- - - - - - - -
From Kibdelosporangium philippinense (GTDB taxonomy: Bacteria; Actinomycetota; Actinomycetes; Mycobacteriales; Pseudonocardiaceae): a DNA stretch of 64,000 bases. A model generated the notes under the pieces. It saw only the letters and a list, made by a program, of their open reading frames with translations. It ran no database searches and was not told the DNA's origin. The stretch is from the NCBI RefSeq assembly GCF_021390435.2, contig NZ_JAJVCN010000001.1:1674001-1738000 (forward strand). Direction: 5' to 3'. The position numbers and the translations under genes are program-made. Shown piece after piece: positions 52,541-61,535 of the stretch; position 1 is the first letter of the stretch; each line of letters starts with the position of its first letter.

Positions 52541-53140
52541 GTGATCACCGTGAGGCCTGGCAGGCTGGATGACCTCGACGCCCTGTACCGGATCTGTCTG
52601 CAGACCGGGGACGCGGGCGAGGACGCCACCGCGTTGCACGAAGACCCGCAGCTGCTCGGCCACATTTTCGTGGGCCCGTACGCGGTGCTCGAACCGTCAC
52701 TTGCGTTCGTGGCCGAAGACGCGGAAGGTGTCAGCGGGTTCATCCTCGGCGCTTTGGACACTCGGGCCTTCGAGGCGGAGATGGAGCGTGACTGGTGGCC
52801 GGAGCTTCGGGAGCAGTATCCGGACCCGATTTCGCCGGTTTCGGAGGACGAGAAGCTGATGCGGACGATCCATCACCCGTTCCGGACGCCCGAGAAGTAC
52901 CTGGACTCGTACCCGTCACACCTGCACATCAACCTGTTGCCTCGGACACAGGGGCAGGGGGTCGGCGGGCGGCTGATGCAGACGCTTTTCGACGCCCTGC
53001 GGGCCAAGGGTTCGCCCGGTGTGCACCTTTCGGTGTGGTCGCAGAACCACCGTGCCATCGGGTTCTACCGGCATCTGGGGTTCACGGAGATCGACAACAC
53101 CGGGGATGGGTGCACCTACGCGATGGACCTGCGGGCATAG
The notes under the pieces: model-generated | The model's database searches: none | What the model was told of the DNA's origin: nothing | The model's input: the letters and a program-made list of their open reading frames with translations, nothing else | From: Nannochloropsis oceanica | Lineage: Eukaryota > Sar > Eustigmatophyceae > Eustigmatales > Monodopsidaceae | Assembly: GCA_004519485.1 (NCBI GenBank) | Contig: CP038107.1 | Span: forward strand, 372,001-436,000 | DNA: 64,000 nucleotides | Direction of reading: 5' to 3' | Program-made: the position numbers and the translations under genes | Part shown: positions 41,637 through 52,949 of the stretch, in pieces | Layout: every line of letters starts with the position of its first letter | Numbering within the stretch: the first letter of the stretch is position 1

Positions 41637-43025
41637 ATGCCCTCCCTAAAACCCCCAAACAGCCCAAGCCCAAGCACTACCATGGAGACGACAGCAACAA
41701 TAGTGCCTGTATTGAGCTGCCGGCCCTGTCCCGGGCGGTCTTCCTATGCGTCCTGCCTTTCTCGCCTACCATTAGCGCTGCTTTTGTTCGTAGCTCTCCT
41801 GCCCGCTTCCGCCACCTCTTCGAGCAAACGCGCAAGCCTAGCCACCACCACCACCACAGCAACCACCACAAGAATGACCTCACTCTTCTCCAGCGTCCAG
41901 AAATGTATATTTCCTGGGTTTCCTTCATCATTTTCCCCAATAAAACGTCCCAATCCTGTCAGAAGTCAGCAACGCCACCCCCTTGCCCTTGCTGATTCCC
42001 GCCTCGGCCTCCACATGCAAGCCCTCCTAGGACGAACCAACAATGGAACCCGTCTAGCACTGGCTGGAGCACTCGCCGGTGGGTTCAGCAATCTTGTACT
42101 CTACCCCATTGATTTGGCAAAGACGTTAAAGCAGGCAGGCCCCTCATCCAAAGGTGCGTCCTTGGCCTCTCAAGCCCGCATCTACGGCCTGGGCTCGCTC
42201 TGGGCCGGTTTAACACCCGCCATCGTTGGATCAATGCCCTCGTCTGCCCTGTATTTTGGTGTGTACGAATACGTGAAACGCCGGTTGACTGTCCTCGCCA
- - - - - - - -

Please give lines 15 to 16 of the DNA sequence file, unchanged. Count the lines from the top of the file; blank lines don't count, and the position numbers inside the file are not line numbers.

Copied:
41901 AAATGTATATTTCCTGGGTTTCCTTCATCATTTTCCCCAATAAAACGTCCCAATCCTGTCAGAAGTCAGCAACGCCACCCCCTTGCCCTTGCTGATTCCC
42001 GCCTCGGCCTCCACATGCAAGCCCTCCTAGGACGAACCAACAATGGAACCCGTCTAGCACTGGCTGGAGCACTCGCCGGTGGGTTCAGCAATCTTGTACT